Mitchell says while his mission to protect forests hasn’t changed, his audience has expanded.
In 2007, Prince Charles approached him to find a way to protect rainforests. Mitchell wrote the plan for and advised the Prince’s Rainforests Project. This both promoted awareness of deforestation and advocated an “Emergency Plan for Forests” and called for some US$20 billion of financing to rainforest nations ahead of REDD. The resulting meeting at St James’ Palace in 2009, Chaired by the Prince of Wales and attended by 18 Heads of State, helped to foster an agreement at the Copenhagen Climate talks, and US$5 Billion for forests, the largest injection of cash into conservation the world has ever seen.
“Why ahead of REDD?” Mitchell asks. “Because we cannot afford to wait.”
The pressure to help forests fast is what drives Mitchell to address deforestation on multiple fronts.
“Probably we try to take on too much,” he says. “But you just feel such a sense of urgency and need that you just got to have at it, you just can’t allow these things to go by and not do something about it.”
Spreading the Word
Winser, of Earthwatch Europe, first met Mitchell in 1975, when he hired the young zoologist to work on a survey of Kenya’s Tana River. Even then, Winser says, “I saw in Andrew someone who wasn’t just a great scientist, but a great communicator.”
Along with an ability to transform complex canopy science into a story that’s understandable in boardrooms and remote villages, Mitchell has a few other tricks up his sleeve.
On a later expedition with Winser and the Royal Geographical Society to Malaysia and the forests around Mt. Mulu, Mitchell learned how to imitate forest primate calls.
The two researchers also worked with the nomadic Penan people, learning how they lived sustainably within the forest – and how to shoot darts out of traditional blowpipes.
“I think Mitchell has this lovely mix between being the academic, the adventurer, and the communicator,” says Winser, now a close friend and godfather to Mitchell’s son. Together, these qualities allow Mitchell “to inspire people to take on the big issues of the world.”
There and Back Again
When Mitchell spoke with the Ecosystem Marketplace, he was embarking on an adventure: a trip to Manaus, Brazil, where he had invited key representatives from indigenous and other communities from across Amazonia to discuss how they could be compensated for the ecosystem services they help to maintain.
One of the great gaps, Mitchell says, is in understanding what people will do, once they’re given the means to protect forests.
“In a sense, raising the money is the easy part,” Mitchell says. “The international community needs very much to hear from them what they think works, how they would monitor and look after their forests, what they need at a grassroots level.”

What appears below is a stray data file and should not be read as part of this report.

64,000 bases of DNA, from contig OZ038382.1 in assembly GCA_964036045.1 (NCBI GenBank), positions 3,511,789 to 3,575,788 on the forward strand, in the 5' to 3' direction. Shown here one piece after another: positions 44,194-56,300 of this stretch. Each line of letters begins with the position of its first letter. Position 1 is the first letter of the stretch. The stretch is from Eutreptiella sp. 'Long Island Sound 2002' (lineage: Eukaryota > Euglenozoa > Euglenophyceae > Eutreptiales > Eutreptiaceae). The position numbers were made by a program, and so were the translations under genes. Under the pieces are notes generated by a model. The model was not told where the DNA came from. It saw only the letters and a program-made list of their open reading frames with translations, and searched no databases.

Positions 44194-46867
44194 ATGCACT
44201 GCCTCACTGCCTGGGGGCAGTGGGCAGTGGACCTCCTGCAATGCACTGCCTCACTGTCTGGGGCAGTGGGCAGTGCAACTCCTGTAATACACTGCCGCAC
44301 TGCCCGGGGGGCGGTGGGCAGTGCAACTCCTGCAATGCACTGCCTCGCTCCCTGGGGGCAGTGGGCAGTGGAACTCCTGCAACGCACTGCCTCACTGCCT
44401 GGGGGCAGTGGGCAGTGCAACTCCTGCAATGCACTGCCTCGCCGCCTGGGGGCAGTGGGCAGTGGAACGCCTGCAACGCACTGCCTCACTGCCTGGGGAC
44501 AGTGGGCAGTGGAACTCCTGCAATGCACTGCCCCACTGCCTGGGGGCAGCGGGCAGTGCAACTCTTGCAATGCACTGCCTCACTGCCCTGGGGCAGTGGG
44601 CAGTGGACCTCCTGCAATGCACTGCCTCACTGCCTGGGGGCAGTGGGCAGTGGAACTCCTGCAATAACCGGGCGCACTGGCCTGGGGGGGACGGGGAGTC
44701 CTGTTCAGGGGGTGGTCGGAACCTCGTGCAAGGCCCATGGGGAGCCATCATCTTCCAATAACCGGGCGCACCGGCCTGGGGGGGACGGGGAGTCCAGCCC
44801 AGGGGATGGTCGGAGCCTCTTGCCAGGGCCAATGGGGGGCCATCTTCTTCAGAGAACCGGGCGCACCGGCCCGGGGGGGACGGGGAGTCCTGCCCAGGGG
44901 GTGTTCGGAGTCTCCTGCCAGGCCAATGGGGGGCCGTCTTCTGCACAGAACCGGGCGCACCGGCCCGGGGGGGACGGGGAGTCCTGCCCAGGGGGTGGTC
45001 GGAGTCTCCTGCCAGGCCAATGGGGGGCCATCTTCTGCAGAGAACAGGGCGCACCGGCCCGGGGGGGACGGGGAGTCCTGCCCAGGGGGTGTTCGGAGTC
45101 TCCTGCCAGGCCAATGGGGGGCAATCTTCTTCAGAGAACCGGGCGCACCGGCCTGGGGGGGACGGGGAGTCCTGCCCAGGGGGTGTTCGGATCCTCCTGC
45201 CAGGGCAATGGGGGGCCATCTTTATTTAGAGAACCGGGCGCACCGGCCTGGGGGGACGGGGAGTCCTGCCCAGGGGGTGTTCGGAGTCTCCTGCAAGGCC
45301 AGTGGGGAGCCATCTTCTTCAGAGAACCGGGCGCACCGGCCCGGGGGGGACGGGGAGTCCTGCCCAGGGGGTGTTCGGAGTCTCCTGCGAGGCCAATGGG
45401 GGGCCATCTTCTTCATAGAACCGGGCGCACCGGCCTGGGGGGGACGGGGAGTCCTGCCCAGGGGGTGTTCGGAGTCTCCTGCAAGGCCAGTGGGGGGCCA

Mitchell is often on the road stirring up princes and presidents to protect forests – or learning more about forests from the people who live and study there.
His new focus is on the financial sector, and how to transform the money supply that is destroying nature into one that sustains it. “The movement of money controls everything, and that includes deforestation.” he says. “The problem is, banks, investors, your pension and mine are not incentivised to do the right thing so, often, they do the reverse.”With UNEP’s Finance Initiative, at the Rio Earth Summit in Brasil in 2012, he launched the “Natural Capital Declaration”for the Financial Sector. Today it’s called the Natural Capital Finance Alliance and has 40+ C-Suite signatories from major financial institutions worldwide. NCFA is creating the tools on deforestation, water risk, and other environmental impacts that he hopes, one day, will be used by investors everywhere to better understand not just financial capital but their use of natural capital as well.
“Years ago, I realised I could not save orang-utans by hugging them.”he says. “I’m hugging Bloomberg terminals now. These kinds of data providers track stocks and flows of financial capital. They have almost no information on natural capital – on which wealth creation depends. It’s nuts. Ten years from now, they will be full of it.”
But when he’s home, you might find him strolling through the oak, ash, and sycamore trees in Wytham Woods near Oxford University, where Mitchell is an Emeritus Fellow of Green Templeton College.
“When Brazilians come here and I show them my wood, they laugh,” he says.
“It’s a beautiful place to go and walk on a sunny afternoon to get inspiration about how we can figure out how we can all live with nature,” he says. “It’s just the right place to do it.”